Misa v Currie – Case Summary

Misa v Currie

House of Lords

Citations: (1876) 1 App Cas 554.


Lizardi sold Misa four bills of exchange drawn from Currie (a banker). Misa agreed to pay three days later. Three days later, Misa paid by cheque. By then, Lizardi had fallen into debt with Currie. Lizardi gave Currie security on Misa’s payment. However, Misa learned that Lizardi was having money troubles and instructed his bankers not to honour the cheque. Lizardi absconded, so Currie sued Misa for payment. Misa argued that neither themselves nor Lizardi had provided consideration for the cheque, so there was no contract.

  1. Had the parties provided consideration for their agreement?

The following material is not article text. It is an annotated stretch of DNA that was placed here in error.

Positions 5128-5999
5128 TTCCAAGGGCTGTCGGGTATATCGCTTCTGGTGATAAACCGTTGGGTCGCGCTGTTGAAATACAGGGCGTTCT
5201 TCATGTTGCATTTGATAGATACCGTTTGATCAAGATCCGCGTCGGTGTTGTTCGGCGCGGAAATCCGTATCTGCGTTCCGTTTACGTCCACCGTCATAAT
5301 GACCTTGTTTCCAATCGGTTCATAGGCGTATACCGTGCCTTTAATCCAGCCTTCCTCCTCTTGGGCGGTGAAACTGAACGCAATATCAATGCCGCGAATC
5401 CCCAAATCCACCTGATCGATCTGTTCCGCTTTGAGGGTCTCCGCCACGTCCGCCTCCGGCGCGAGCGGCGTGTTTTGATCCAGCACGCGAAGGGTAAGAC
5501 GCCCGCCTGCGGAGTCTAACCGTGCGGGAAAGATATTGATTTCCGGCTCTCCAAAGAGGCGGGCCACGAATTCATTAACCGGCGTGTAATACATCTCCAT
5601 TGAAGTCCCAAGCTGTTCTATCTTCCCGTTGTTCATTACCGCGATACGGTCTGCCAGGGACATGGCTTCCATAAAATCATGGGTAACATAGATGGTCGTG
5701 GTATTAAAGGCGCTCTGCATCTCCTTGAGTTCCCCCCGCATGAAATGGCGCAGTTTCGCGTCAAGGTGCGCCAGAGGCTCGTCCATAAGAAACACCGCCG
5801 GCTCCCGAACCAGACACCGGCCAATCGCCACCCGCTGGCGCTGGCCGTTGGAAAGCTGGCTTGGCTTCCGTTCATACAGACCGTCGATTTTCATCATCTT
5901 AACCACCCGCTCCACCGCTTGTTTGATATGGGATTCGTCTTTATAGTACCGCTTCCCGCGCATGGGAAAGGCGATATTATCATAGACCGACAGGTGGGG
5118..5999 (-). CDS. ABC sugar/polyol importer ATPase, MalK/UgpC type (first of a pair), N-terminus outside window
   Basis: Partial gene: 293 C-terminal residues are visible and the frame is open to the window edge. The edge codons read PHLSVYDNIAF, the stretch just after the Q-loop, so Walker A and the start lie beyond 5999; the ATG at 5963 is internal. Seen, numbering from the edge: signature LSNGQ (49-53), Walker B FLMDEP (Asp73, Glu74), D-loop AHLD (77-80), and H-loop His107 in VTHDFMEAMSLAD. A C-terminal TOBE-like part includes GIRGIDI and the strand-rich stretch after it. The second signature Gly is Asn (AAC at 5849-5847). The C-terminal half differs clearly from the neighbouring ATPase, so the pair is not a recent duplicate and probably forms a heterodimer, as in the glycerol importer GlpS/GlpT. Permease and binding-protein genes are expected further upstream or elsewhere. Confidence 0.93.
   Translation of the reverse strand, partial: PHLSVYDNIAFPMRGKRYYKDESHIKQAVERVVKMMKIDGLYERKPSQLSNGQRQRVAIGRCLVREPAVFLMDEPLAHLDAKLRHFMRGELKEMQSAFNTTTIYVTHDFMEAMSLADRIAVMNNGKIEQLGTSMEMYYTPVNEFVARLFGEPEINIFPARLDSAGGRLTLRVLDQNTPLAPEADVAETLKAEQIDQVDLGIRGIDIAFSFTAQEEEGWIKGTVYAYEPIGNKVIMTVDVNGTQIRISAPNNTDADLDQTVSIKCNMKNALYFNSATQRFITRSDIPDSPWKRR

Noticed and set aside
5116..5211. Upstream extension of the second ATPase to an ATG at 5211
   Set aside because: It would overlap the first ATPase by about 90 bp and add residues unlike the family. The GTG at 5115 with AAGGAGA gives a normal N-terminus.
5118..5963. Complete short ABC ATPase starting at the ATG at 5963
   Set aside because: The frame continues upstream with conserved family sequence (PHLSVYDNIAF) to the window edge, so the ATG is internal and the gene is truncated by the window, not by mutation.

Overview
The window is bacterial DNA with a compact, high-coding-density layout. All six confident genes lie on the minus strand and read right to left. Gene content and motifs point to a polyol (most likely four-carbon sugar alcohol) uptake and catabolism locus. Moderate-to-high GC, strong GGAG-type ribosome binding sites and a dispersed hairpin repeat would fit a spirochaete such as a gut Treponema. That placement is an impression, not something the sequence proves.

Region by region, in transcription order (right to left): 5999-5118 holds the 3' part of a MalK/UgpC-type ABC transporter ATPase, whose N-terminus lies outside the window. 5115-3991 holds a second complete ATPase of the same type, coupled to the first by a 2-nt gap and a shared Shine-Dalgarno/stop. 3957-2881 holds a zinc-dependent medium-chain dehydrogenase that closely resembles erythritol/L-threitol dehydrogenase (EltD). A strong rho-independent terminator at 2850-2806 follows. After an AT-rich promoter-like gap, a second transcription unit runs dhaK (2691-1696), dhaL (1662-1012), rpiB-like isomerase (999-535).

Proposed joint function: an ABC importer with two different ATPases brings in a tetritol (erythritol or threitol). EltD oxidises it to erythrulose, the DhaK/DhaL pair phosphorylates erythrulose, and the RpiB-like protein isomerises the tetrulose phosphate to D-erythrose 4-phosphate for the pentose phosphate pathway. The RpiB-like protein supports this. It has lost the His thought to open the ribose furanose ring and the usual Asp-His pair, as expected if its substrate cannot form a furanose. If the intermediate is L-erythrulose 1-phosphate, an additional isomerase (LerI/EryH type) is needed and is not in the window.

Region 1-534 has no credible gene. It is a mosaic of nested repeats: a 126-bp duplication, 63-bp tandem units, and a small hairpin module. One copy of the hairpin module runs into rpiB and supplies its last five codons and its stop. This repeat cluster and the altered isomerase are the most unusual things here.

The House of Lords held in favour of Currie. Lizardi had given consideration by providing the bills of exchange. That they later turned out to be worthless because Lizardi became bankrupt was irrelevant, because at the time the bills were drawn Lizardi was in credit. Meanwhile, Misa had given consideration by promising to pay for the bills.

This Case is Authority For…

The first instance judge provided the archetypal definition of consideration:

A valuable consideration, in the sense of the law, may consist either in some right, interest, profit, or benefit accruing to the one party, or some forbearance, detriment, loss or responsibility, given, suffered, or undertaken by the other.


The existence of consideration is assessed at the time of contracting. The fact that the agreement later fails or the consideration later turns out to be worthless is not relevant.